In 2017, the North Carolina General Assembly passed General Statute §162A Article 8 (Article 8) to establish guidelines for how local government water utilities may calculate and charge System Development Fees (SDFs). SDFs are up-front fees charged to new developments connecting to the water system for the first time. They are designed to at least partially recover the cost of infrastructure investments required to provide the water system capacity needed to serve the development. The law required utilities wishing to charge SDFs to perform a supporting analysis to calculate the fee and follow specific guidance laid out in Article 8 by July 1, 2018.
In 2018-2019, the Environmental Finance Center at UNC surveyed local government water and wastewater utilities’ SDFs and connection fees across the state. Out of all local governments with utilities, 81 utilities, serving 63% of the statewide water utility service population, had reviewed their SDFs following the law’s guidance prior to July 2018 and supplied their fee schedules and supporting analyses to the EFC. This blog discusses four takeaways from the survey results. Continue reading
Kate Fialko is a fellow in the 2018 Leaders in Environment and Finance (LEAF) program. Kate spent the summer of 2018 with Orange Water and Sewer Authority (OWASA), where she assisted with an investigation into possible productive use of biogas from the wastewater treatment process. She built a preliminary model to determine whether a town could economically convert its fleet to run on CNG.
Many of us know the wastewater treatment process generates water clean enough to put back into the environment, but it also produces biogas. Biogas is the mix of gases produced by anaerobic digestion (the breakdown of organic material in the absence of oxygen) and, since a primary component is methane, it can be used as an alternative fuel source. Utilities commonly use a portion of the biogas they generate to fuel the digestion process and then flare the remaining biogas to dispose of it. Rather than just emit this excess biogas, some utilities are investigating additional ways to productively use biogas in order to save fuel and increase resiliency by creating a new energy source. Options include using the biogas to fuel a combined heat and power system and injecting processed biogas into a natural gas pipeline.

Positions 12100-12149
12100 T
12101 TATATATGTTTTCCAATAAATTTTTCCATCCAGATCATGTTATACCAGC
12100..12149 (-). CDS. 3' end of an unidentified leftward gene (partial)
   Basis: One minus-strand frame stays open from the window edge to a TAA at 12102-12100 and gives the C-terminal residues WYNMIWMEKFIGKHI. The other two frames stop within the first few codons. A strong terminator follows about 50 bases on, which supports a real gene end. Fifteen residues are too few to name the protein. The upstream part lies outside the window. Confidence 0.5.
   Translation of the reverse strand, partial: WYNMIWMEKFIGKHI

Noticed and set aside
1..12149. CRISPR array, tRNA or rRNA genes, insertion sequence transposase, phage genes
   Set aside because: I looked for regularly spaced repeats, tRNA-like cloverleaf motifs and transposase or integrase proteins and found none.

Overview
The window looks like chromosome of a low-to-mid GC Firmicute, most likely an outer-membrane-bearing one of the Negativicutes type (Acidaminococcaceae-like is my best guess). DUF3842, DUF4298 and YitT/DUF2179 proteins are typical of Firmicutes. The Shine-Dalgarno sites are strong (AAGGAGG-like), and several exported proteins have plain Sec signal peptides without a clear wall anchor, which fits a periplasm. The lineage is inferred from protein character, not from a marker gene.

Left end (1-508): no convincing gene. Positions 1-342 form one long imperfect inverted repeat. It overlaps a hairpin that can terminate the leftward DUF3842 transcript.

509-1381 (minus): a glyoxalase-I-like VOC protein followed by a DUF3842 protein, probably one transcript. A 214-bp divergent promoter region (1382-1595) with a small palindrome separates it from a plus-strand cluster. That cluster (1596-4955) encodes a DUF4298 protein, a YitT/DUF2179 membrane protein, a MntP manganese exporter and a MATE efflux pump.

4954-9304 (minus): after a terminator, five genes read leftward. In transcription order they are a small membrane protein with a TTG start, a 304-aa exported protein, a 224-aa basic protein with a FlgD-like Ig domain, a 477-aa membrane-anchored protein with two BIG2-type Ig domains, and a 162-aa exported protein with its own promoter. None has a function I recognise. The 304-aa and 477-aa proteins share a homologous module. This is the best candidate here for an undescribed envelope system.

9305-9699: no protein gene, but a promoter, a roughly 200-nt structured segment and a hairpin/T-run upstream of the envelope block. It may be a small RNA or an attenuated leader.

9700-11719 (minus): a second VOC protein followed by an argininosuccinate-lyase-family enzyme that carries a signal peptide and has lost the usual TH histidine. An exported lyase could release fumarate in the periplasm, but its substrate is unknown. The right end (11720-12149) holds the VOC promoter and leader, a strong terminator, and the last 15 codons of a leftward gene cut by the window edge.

Another option is converting biogas into compressed natural gas (CNG) for use in vehicles. Typically a utility needs to have consistent CNG customers for this to be worthwhile financially, and converting a municipal fleet to run on CNG could provide the needed demand. However, municipalities must carefully consider any fleet conversion decision to ensure they are using tax payer dollars efficiently. Continue reading
What types of environmental policies are protecting your local waterways?
When the US Environmental Protection Agency was first created, most regulations followed a command-and-control model in which polluters must meet requirements individually. Today, market-based environmental policies are increasingly popular. Todd BenDor, Associate Professor and Director of UNC’s City and Regional Planning PhD Program, recently gave a lecture on water quality trading and transfer of development rights programs and discussed his plans for research on these two types of market-based policies.
Water quality trading can be a viable means for producing substantial cost savings while meeting water quality goals. But what exactly is water quality trading and how can a community take full advantage of it? This post explores some of the potential benefits associated with water quality trading and hurdles to implementing a successful program. Continue reading